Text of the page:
Car companies like Toyota employ a process called vertically integrated manufacturing, which is a type of management control that unites research, development, engineering and manufacturing processes through one common owner. If one of the components on the vehicle runs into problems, engineers can examine them without the worry of non-disclosure agreements, since the automaker owns the entire vehicle.

This vertically integrated manufacturing process has also helped Toyotaachieve a high degree of success. The company is first in product satisfaction among consumers and the Prius hybrid is considered the standard in hybrid vehicles.  In addition,Toyota also develops its own batteries, power semiconductors and other components without issues related to nondisclosure.

“When institutions and organizations such as the IEEE teach courses on hybrid automotive applications, they use the technology featured on the Prius, since it’s easy to study and the company is willing to allow people to examine it in depth,” Gover said. “In a way,Toyotareceives free marketing through academic examination of the hybrid power train and power electronics,” he added.

Because of their mechanical engineering histories, societies such as the American Society of Mechanical Engineers and Society of Automotive Engineers examine hybrids in depth scientifically at the mechanical engineering level; however, these societies often treat electrical and electronics engineering at the “how” level. 

But the IEEE goes deeper into its study of hybrids through the use of academic conferences that bring together scholars from around the world to discuss the latest trends in this emerging form of automotive power based on a total systems engineering approach that takes into consideration mechanical, electrical and electronic power systems as one highly integrated system controlled by electronics.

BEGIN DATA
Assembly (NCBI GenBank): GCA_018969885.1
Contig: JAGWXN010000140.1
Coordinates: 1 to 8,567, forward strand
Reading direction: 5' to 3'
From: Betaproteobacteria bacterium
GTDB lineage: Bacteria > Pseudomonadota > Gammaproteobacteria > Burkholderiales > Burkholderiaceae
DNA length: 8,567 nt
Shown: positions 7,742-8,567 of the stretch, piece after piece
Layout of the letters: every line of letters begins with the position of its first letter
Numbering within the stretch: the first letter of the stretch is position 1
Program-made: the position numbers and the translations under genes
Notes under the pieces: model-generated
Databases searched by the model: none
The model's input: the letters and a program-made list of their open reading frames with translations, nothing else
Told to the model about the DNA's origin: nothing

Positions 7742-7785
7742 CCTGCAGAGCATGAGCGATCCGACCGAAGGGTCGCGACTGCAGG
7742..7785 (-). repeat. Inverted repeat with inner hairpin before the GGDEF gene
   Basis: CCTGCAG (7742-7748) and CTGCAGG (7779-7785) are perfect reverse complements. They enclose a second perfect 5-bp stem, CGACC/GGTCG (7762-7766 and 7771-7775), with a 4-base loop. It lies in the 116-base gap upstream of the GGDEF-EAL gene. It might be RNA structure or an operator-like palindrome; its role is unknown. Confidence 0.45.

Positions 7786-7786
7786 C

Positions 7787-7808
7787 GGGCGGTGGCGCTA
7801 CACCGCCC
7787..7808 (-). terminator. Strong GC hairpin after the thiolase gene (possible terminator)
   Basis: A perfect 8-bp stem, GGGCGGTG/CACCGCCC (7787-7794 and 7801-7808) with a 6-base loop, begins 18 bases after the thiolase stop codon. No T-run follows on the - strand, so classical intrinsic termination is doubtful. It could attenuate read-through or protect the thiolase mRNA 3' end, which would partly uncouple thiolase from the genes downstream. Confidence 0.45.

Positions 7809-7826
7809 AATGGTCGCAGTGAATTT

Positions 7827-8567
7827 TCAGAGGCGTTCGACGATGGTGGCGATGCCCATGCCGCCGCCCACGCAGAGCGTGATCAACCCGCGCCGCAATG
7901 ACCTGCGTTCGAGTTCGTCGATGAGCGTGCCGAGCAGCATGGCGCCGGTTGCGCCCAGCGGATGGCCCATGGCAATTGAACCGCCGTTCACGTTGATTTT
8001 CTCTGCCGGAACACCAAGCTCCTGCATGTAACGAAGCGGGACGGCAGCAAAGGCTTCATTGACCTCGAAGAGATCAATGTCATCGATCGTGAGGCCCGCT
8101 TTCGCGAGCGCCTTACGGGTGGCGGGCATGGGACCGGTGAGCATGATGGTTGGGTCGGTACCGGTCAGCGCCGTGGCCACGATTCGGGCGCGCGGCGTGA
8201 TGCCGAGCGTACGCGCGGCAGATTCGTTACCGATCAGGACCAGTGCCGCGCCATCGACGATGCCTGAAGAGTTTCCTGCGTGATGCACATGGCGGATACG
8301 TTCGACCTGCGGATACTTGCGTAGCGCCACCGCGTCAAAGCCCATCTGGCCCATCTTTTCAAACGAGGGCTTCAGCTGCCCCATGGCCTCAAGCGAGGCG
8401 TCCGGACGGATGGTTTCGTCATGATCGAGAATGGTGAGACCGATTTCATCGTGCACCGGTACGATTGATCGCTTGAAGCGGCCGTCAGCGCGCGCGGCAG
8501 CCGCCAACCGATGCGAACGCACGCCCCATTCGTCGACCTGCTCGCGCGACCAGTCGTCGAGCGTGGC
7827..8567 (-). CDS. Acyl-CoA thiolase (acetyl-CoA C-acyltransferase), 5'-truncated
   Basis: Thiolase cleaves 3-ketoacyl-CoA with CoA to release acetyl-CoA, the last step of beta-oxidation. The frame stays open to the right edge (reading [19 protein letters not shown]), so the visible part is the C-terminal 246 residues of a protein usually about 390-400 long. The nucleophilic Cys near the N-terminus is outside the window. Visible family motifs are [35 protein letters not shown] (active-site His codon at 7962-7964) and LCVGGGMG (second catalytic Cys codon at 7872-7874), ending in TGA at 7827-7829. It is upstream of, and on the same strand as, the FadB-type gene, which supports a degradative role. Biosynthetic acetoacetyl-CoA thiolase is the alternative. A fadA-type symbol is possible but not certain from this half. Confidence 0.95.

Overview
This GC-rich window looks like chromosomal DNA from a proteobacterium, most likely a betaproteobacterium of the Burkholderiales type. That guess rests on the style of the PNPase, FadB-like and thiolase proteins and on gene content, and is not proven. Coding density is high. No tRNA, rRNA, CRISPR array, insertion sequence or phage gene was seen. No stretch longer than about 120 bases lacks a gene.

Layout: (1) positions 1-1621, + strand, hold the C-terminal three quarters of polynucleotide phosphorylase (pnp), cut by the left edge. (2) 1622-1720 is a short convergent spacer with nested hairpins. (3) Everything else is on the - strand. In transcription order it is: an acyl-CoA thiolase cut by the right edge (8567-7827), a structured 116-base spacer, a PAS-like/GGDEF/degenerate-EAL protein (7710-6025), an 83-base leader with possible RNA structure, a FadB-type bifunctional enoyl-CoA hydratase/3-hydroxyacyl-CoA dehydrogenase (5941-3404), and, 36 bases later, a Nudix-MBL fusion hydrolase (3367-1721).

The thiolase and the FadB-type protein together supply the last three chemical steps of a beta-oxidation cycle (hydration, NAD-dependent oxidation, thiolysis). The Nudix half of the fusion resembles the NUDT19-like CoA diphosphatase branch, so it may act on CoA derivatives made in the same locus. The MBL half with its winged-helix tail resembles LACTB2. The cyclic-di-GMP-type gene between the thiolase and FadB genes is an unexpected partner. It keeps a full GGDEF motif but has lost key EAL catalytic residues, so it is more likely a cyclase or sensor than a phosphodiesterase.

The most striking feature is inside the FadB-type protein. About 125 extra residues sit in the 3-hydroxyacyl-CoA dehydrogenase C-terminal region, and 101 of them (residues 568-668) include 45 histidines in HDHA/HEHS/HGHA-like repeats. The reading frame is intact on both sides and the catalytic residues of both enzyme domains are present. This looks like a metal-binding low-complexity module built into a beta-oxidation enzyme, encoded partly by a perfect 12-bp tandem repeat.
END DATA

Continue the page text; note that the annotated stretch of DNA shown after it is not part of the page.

Dr. Stan Klein, managing principal of Open Secure Energy Control Systems, LLC, inSilver Spring,MD., and a member of the IEEE Energy Policy Committee, believes that the standardization of electrical interfaces would also help domestic car companies better compete with their foreign counter parts.

“There would be significant advantages to developing standard interfaces for the electrical, electronics and software components in the cars, which would enable incremental improvements and provide the flexibility to accommodate important advances,” he said.

In addition, Kettering faculty and students study hybrids, as well as hybrid fuel cell-powered vehicles, based on this systems engineering approach by offering electrical and computer engineering courses focused on automotive electronics as part of the total hybrid system. Using state-of-the-art laboratories funded through donations and resources from companies throughout the world, students receive important experience that translates to their professional jobs immediately.

Vertically integrated engineering and manufacturing, which relies on a systems engineering approach, also helps produce modest improvements from each model year, since it’s designed to help with incremental improvements. While some critics view these improvements as small, over time they do add up to better, more efficient vehicles that encounter less and less problems.  

With horizontal integrated manufacturing and the use of outsourcing to produce certain components, improvements are often larger in scale but take longer to develop, Gover explained. 

Overall, Gover does seeU.S.car companies trying to make strides in the plug-in hybrid field. He points to the Chevrolet Volt as a good example of this progress. “The Volt was a show stopper at the lastDetroitauto show,” he said, adding that for the vehicle to gain even more acceptance when marketing for the car starts in 2010, the battery life “needs to be developed further, which is exactly what GM is attempting to do now. They are researching newer ways to extend battery life as a means of making the vehicle more practical to consumers.”

For questions regarding this story, contact Dr. Jim Gover at jgover@kettering.edu.

Written by Gary J. Erwin
gerwin@kettering.edu
810.762.9538